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Saint of the Day—available on the iPhone!

Saint of the Day
Catholic saints are holy people and human people who lived extraordinary lives. Each saint the Church honors responded to God's invitation to use his or her unique gifts. God calls each one of us to be a saint. Click here to receive Saint of the Day in your email.

November 22
St. Cecilia
(3rd century)


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Although Cecilia is one of the most famous of the Roman martyrs, the familiar stories about her are apparently not founded on authentic material. There is no trace of honor being paid her in early times. A fragmentary inscription of the late fourth century refers to a church named after her, and her feast was celebrated at least in 545.

According to legend, Cecilia was a young Christian of high rank betrothed to a Roman named Valerian. Through her influence Valerian was converted, and was martyred along with his brother. The legend about Cecilia’s death says that after being struck three times on the neck with a sword, she lived for three days, and asked the pope to convert her home into a church.

Since the time of the Renaissance she has usually been portrayed with a viola or a small organ.



Comment:

Like any good Christian, Cecilia sang in her heart, and sometimes with her voice. She has become a symbol of the Church's conviction that good music is an integral part of the liturgy, of greater value to the Church than any other art. In the present confused state of Church music, it may be useful to recall some words of Vatican II (see below).

Quote:

“Liturgical action is given a more noble form when sacred rites are solemnized in song, with the assistance of sacred ministers and the active participation of the people.... Choirs must be diligently promoted, but bishops and other pastors must ensure that, whenever the sacred action is to be celebrated with song, the whole body of the faithful may be able to contribute that active participation which is rightfully theirs.... Gregorian chant, other things being equal, should be given pride of place in liturgical services. But other kinds of sacred music, especially polyphony, are by no means excluded.... Religious singing by the people is to be skillfully fostered, so that in devotions and sacred exercises, as also during liturgical services, the voices of the faithful may ring out” (Vatican II, Constitution on the Liturgy, 112-118).

Patron Saint of:

Musicians


Saturday, November 22, 2014
Saint of the Day for 11/21/2014 Saint of the Day for 11/23/2014

Saint of the Day
Lives, Lessons and Feast
By Leonard Foley, O.F.M.; revised by Pat McCloskey, O.F.M.



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Peter Canisius: The energetic life of Peter Canisius should demolish any stereotypes we may have of the life of a saint as dull or routine. Peter lived his 76 years at a pace which must be considered heroic, even in our time of rapid change. A man blessed with many talents, Peter is an excellent example of the scriptural man who develops his talents for the sake of the Lord’s work.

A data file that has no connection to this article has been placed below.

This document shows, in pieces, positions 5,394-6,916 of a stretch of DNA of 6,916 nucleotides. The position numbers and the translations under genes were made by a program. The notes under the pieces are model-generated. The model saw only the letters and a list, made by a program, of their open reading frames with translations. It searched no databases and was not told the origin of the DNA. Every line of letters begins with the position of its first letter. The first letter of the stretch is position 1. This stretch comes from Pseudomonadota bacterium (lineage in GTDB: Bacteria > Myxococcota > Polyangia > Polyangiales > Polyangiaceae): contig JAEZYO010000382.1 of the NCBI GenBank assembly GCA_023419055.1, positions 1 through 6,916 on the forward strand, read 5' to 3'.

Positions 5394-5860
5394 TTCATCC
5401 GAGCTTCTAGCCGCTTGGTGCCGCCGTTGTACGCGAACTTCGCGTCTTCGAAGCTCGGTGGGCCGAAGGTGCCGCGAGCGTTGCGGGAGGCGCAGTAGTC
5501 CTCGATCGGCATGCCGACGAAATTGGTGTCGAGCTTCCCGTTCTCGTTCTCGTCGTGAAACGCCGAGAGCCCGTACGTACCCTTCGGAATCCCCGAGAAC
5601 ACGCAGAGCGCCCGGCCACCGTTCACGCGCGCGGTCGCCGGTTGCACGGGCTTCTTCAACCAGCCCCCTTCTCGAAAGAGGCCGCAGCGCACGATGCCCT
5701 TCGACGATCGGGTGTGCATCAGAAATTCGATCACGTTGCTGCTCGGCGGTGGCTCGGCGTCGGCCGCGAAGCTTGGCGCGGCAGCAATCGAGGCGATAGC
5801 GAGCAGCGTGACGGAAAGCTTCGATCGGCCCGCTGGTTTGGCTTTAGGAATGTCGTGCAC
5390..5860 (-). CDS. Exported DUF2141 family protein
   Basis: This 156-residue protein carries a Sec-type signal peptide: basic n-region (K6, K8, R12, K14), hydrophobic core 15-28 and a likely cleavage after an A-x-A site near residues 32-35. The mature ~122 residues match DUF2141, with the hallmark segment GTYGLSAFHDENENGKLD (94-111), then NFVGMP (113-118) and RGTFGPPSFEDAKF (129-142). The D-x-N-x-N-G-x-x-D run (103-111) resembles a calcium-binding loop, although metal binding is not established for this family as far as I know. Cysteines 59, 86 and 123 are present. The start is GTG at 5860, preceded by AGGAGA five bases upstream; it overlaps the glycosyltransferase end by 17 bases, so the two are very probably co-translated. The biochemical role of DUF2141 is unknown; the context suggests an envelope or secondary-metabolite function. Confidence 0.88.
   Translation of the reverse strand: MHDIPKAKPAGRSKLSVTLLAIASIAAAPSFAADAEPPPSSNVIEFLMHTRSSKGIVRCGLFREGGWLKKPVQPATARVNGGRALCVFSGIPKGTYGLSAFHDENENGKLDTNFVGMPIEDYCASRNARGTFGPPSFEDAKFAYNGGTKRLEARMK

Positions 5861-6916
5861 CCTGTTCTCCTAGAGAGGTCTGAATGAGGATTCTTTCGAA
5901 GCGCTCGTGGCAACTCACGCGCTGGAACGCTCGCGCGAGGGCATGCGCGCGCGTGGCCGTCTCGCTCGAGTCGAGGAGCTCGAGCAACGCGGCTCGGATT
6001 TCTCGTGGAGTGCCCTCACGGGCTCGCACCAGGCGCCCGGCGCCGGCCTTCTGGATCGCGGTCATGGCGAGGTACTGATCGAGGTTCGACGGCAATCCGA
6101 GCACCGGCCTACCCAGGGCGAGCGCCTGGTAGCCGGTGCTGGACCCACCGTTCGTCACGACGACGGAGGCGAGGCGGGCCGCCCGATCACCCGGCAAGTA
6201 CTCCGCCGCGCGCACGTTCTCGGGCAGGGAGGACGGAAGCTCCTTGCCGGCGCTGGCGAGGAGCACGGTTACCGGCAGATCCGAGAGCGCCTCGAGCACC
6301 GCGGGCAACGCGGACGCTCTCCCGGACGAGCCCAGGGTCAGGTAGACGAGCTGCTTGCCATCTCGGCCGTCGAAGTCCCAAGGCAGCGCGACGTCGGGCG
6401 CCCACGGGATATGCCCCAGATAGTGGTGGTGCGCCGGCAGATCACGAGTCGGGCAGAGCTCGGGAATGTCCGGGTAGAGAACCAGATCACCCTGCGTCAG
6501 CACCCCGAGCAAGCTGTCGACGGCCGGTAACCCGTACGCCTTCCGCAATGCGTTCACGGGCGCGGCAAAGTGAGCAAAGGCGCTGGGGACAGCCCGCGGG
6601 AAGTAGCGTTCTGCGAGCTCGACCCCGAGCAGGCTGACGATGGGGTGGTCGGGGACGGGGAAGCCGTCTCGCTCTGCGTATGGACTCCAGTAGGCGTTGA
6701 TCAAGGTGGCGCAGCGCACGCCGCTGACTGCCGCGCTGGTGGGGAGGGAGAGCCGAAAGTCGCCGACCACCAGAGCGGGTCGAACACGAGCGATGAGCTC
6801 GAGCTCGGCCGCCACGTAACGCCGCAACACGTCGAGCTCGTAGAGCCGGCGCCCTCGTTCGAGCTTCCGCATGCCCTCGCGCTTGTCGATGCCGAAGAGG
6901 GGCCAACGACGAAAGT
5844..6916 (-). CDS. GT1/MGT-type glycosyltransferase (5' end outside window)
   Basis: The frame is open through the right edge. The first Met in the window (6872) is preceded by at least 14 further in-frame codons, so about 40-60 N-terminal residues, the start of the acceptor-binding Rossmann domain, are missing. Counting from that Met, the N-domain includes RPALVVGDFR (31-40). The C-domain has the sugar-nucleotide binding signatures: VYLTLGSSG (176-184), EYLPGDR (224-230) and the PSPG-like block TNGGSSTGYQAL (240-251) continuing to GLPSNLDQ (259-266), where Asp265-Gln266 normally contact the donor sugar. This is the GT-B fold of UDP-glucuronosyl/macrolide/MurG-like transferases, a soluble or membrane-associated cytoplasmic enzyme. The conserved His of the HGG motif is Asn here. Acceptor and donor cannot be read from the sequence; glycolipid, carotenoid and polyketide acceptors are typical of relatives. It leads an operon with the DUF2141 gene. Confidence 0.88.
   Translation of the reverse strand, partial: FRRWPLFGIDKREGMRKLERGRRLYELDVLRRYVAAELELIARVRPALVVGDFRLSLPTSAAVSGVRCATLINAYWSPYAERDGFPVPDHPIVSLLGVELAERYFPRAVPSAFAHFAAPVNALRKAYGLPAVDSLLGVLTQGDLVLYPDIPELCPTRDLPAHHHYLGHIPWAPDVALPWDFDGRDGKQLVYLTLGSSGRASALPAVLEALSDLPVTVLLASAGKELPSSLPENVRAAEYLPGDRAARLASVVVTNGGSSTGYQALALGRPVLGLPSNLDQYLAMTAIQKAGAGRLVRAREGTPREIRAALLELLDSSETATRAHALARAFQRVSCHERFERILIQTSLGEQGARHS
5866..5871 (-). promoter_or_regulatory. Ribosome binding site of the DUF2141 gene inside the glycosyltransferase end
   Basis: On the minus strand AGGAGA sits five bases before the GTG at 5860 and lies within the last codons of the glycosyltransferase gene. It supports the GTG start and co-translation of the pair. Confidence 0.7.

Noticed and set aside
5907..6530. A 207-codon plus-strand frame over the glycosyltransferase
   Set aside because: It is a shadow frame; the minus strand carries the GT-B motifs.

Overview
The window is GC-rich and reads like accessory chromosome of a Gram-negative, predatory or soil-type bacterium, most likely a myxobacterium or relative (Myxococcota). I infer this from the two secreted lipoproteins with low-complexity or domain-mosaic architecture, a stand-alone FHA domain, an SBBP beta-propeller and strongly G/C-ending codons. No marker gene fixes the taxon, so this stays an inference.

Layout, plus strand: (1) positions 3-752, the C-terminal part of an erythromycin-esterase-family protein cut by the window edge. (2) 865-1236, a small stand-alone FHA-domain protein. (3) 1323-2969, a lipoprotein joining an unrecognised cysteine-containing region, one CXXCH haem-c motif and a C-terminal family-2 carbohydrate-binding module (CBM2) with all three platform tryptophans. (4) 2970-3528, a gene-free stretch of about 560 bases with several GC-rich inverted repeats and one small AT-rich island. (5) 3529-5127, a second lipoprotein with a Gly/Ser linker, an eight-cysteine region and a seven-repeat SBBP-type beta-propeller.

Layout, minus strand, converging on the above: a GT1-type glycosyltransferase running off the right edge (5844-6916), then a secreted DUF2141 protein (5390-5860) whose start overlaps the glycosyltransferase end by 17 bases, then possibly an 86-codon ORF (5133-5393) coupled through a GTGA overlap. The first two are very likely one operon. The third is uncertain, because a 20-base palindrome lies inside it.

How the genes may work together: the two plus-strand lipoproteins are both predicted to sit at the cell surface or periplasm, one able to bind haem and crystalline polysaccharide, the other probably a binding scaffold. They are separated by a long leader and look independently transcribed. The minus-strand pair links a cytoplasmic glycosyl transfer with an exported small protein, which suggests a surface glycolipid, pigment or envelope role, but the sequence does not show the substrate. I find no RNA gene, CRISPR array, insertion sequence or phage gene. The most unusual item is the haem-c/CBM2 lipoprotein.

<p>He was one of the most important figures in the Catholic Reformation in Germany. His was such a key role that he has often been called the “second apostle of Germany” in that his life parallels the earlier work of Boniface (June 5). </p><p>Although Peter once accused himself of idleness in his youth, he could not have been idle too long, for at the age of 19 he received a master’s degree from the university at Cologne. Soon afterwards he met Peter Faber, the first disciple of Ignatius Loyola (July 31), who influenced Peter so much that he joined the recently formed Society of Jesus. </p><p>At this early age Peter had already taken up a practice he continued throughout his life—a process of study, reflection, prayer and writing. After his ordination in 1546, he became widely known for his editions of the writings of St. Cyril of Alexandria and St. Leo the Great. Besides this reflective literary bent, Peter had a zeal for the apostolate. He could often be found visiting the sick or prisoners, even when his assigned duties in other areas were more than enough to keep most people fully occupied. </p><p>In 1547 Peter attended several sessions of the Council of Trent, whose decrees he was later assigned to implement. After a brief teaching assignment at the Jesuit college at Messina, Peter was entrusted with the mission to Germany—from that point on his life’s work. He taught in several universities and was instrumental in establishing many colleges and seminaries. He wrote a catechism that explained the Catholic faith in a way which common people could understand—a great need of that age. </p><p>Renowned as a popular preacher, Peter packed churches with those eager to hear his eloquent proclamation of the gospel. He had great diplomatic ability, often serving as a reconciler between disputing factions. In his letters (filling eight volumes) one finds words of wisdom and counsel to people in all walks of life. At times he wrote unprecedented letters of criticism to leaders of the Church—yet always in the context of a loving, sympathetic concern. </p><p>At 70 Peter suffered a paralytic seizure, but he continued to preach and write with the aid of a secretary until his death in his hometown (Nijmegen, Netherlands) on December 21, 1597.</p> American Catholic Blog While we await the full and unending experience of God drawing near to us, we must continue to work in the vineyard. We must continue to make God’s love real in every condition and circumstance of our lives.

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